Secondary school among top performers in county

Sawtry Village Academy.

Sawtry Village Academy. Picture: GOOGLE. - Credit: Archant

Sawtry Village Academy is in the top 10 of secondary schools in Cambridgeshire, according to new figures.

The school was ranked seventh with an above average rating in the ‘Progress 8’ category which marks the progress of pupils from the end of primary school to the end of secondary school.

Hinchingbrooke and St Peter’s in Huntingdon came in at 15th and 17th with average Progress 8 scores and there were also average scores for Abbey College, Ramsey and Longsands Academy, St Neots, ranked 23rd and 24th.

St Ivo, St Ives, and Ernulf Academy, St Neots, were given a below average rating for Progress 8 and came in at 26th and 29th.

However, all the schools were in the top half of the table.

Sawtry’s rating shows signs of further progress at the school which was in special measures in 2014 and also had financial and personnel problems. Former head James Stewart was jailed for four years last October on fraud charges.

The latest figures from the Department for Education show that education standards were continuing to rise at GCSE and A level in the East of England and that more young people from disadvantaged backgrounds were achieving good grades in core academic subjects.

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School Standards Minister Nick Gibb said: “Academic standards are rising in our schools thanks to our reforms and the hard work of teachers, with 1.9 million more children in good or outstanding schools than in 2010.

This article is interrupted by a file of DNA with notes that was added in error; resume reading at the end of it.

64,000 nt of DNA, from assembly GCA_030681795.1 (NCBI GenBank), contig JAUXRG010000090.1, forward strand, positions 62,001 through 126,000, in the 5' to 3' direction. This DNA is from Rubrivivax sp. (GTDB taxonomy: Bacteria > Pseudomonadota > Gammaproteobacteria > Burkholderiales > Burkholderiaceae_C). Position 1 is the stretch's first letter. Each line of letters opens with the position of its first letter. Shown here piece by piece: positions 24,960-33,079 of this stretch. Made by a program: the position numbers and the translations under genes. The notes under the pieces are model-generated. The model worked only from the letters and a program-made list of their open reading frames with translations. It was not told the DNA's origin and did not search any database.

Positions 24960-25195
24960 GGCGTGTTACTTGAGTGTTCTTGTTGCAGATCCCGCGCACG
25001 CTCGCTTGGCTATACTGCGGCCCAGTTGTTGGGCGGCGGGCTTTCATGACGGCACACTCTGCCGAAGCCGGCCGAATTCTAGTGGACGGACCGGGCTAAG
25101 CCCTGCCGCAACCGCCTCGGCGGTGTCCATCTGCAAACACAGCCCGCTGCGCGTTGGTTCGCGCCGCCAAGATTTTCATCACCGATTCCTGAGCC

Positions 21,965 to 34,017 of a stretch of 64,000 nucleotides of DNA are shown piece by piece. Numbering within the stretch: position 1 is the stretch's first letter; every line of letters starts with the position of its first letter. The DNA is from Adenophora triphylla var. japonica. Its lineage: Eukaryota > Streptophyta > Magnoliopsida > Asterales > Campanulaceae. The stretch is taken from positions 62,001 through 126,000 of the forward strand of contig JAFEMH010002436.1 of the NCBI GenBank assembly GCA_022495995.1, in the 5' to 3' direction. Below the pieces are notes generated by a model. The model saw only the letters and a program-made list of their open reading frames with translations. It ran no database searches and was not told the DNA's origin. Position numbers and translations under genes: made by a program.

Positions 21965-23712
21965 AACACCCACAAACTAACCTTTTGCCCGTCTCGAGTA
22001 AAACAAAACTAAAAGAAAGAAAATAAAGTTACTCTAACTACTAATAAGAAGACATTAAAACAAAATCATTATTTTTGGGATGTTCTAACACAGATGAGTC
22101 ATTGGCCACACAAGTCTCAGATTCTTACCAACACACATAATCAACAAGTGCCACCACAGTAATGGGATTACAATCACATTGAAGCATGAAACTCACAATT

“In the East of England, schools are delivering excellent results for pupils, ensuring they have the knowledge and skills they need for future success. I would particularly like to celebrate the success of Chesterton Community College. Their effective and evidence-based approach to teaching has given more pupils in the area the opportunity for a high-quality education.

“We will continue to drive up standards even further for pupils across the country, helping to build a Britain that is fit for the future.”

The figures show 36.6 per cent of pupils entered all five components of the English Baccalaureate with 21 per cent passing all five, including a grade five or above in English and maths, the attainment gap between disadvantaged students had narrowed by 3.2 per cent over the year.

Full details of local schools are at: